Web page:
Power-Point Tip for Genealogy Speakers

 

If you are using power-Point 2003, during your slide show, its possible to view the current slide plus the ones coming up next (or before). If your bullets are set to appear with the next click, you’ll see the upcoming bullet. If you’ve added any speaker notes, you’ll see them as well. however your audience will only see the current slide. Here’s how to set this up. Click the Slide Show menu, Set Up Show. In the Multiple monitors section, tick the box next to Show Presenter View. Now launch your show to see the results when you use two monitors or when you’re connected to your projector.

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8 responses to “Power-Point Tip for Genealogy Speakers

  1. Ken,

    Do you like PowerPoint shows like you describe – point by point one at a time on the screen, rather than the whole slide of bullets? I can understand why the speaker would like it – it doesn’t show his hand.

    As an audience member, I don’t like the concept – I want to be able to hear the speaker, see the whole slide, and evaluate the material as a whole, rather than point by point. Just me, I guess.

    Actually, my preference is to see research examples that show the idea, more than bullet points, again – just me.

    Cheers — Randy

  2. The real issue here is font size. As I explained on Saturday to the Hermit Poet, you need to keep your fonts at 30 point or larger. This, of course, severely limits how many bullets fit on a page. I tend to copy the slide heading on multiple slides, changing the bullet points – two or three per slide.

    And I avoid blue backgrounds! Oh, yeah, I also use only san serif fonts. This is a serif font, best for lots of text.

    So with large fonts I cannot put 9 bullets on a page. Folks at the back have trouble seeing. They sleep just fine back there, though.
    Ken

  3. Two comments:
    I think a speaker needs to present a message that hangs together. If you’re talking about one point and the audience is reading another, you’ve got a problem. When I am dealing with an image of a document, I will usually say something as an introduction before I show it. Get everyone on the same page, basically.
    And Ken — every talk I give has a blue background! I did a fair bit of experimentation before I went that route. Blue seemed to be the easiest on the eyes, and it’s simple enough to find colors with enough contrast for the lettering. The worst background color for Powerpoint is white, although even that is preferable to some of the garbage I’ve seen — ie, the ones with textured backgrounds to make it harder to read the words, and logos on the side to distract the audience. Keeping it simple is always the best, but it’s so easy to add stuff these days that people feel they should.
    Dave

  4. Ken,

    Like most of us, I am a victim of circumstance. By experimenting, I found that a 16 point font works fine for my overheads on the big auditorium screen we use at CVGS. With a smaller screen, your 30 points might be absolutely necessary. I usually use Arial font – sans serif.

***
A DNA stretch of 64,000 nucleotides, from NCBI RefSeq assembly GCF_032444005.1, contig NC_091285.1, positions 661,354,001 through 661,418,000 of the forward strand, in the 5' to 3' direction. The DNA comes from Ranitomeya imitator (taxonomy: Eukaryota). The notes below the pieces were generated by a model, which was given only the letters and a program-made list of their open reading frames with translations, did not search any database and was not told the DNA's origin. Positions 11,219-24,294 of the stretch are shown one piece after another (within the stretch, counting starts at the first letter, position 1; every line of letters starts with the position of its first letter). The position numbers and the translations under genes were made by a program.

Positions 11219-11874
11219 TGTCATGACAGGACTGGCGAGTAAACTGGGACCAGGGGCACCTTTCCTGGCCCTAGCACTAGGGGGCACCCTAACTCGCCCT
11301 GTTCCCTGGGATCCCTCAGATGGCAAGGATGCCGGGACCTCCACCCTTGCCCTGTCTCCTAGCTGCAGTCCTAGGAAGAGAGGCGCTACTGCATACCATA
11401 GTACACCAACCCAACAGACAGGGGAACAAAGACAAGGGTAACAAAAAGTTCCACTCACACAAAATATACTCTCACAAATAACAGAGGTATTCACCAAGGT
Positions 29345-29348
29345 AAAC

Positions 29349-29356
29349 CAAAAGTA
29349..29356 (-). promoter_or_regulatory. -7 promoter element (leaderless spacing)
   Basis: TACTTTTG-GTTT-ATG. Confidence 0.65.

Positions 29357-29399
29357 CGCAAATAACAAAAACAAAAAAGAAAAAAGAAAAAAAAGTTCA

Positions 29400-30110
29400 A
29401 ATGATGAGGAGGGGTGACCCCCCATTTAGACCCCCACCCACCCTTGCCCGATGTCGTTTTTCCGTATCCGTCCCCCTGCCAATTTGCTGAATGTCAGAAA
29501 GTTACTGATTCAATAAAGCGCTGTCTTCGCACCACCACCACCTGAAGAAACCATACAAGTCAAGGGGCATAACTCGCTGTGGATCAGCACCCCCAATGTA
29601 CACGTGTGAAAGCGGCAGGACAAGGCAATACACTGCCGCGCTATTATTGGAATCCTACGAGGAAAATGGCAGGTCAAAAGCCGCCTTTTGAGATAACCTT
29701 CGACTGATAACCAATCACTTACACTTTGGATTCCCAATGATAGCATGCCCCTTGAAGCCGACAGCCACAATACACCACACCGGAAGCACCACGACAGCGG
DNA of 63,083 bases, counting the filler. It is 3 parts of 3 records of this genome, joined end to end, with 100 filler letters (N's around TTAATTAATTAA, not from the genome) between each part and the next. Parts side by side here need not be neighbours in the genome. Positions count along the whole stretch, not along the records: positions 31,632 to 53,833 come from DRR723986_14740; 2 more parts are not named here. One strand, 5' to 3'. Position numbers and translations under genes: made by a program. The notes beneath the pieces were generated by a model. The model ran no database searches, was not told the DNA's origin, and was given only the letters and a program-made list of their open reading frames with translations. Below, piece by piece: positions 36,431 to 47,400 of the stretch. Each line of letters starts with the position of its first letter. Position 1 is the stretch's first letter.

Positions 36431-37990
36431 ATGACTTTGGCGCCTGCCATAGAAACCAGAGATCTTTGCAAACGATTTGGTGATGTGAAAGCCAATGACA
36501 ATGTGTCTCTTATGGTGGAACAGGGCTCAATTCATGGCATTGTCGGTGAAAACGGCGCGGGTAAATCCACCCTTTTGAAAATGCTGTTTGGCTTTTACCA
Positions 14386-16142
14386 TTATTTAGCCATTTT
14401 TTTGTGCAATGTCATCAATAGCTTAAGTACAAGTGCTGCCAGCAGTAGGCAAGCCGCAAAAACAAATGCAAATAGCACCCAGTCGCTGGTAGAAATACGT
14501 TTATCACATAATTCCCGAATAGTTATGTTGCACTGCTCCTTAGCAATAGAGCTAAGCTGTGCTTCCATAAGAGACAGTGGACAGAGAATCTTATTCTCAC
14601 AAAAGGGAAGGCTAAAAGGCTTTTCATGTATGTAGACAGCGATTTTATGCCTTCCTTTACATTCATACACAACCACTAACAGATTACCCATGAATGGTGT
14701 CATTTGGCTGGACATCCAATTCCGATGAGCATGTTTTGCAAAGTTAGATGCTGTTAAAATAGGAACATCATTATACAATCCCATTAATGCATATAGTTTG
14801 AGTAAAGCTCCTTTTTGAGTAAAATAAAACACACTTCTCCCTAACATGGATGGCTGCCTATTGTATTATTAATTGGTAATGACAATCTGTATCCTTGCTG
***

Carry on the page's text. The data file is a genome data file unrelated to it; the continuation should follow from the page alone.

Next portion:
Since I’m using overheads still, I have to use a white background in order to keep my color printing costs down. I experimented with light blue, green, violet and yellow, and I actually prefer black or red words on light yellow. Currently, I use the light yellow for my slide title.

    When I have a laptop and an LCD projector, I’ll change over to darker colored backgrounds and white type, although the darker color limits your ability to emphasize a point in another color.

    Cheers — Randy

  5. Dave, Randy,
    Aren’t you glad there’s room for your views here?
    Both of you present interesting views, different from mine. Readers need to be open to the possibility that either one of us is right, none of us has a clue what we are talking about, or its a matter of choice not which is better.
    Thanks for taking a stand.
    Ken

  6. Yes.

    We all may be right…we’re definitely OK!

    Randy

  7. The major beef with Microsoft is that its software allows users to do ridiculous things…like put 25 slices in a pie chart. I attended a graphics conference that slammed PowerPoint pretty hard as dummying down the audience…they even blamed the Challenger explosion on PowerPoint! Then I read another article that insisted that there be only a few lines per screen and a few words per line. (The graphics conference had a hilarious PowerPoint interpretation of the Gettysburg Address.) I don’t have anything, better yet. Do you all pass out ‘notes’ sheets to your audience? I prefer my audience to listen rather than scribbling furiously.
    I hope the PP tip works…I’d love to be able to see my notes and still display the slides on the big screen.
    My class starts Monday…with 7 students an all-time high!

  8. hi!
    ..nice site!

    …just wanted to alert you to a Ancestorville, new genealogy site with 3100 lost family photos from the 1800’s all for sale. It has been on the web about 2 weeks…has ephemera, articles, digital scans for purchase…all searchable by surname…hope you will check it out.

    Sncerely,

    Debra, owner

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